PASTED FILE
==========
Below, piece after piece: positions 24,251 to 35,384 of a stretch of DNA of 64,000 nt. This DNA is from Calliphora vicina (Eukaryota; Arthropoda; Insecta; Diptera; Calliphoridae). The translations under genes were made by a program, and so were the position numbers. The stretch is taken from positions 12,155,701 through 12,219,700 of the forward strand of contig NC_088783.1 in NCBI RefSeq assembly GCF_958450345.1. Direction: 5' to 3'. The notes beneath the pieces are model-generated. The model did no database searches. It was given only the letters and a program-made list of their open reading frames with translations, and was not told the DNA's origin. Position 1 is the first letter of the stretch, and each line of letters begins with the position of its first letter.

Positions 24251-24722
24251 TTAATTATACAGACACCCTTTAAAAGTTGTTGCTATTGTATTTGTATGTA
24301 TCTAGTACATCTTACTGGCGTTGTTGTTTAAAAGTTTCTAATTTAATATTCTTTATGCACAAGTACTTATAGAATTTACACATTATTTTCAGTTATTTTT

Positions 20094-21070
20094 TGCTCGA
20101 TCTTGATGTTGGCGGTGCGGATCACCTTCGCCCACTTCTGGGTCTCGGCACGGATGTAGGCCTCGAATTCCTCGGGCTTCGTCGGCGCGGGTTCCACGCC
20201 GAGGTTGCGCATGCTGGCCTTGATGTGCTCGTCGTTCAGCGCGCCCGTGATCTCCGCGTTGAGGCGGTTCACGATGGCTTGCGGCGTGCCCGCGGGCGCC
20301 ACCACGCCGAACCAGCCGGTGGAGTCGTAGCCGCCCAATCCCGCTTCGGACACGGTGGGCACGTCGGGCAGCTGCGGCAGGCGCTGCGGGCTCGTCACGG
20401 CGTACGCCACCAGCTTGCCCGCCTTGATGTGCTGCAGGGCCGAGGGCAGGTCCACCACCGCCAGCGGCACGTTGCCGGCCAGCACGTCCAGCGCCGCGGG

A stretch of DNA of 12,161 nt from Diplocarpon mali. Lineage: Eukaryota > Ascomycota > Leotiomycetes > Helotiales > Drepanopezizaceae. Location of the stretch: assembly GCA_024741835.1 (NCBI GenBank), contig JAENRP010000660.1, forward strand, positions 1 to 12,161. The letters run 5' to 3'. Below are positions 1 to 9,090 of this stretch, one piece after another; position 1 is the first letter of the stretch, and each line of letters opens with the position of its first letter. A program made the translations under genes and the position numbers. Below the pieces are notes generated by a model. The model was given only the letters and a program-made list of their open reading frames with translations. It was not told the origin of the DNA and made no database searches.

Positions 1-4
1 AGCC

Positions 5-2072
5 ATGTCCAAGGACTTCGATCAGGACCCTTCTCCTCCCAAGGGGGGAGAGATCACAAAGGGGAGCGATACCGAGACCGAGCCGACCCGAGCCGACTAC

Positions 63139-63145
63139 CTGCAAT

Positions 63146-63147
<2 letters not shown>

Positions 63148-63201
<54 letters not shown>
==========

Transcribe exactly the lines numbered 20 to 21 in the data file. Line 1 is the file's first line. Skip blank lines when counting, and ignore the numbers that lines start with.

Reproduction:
Positions 63148-63201
<54 letters not shown>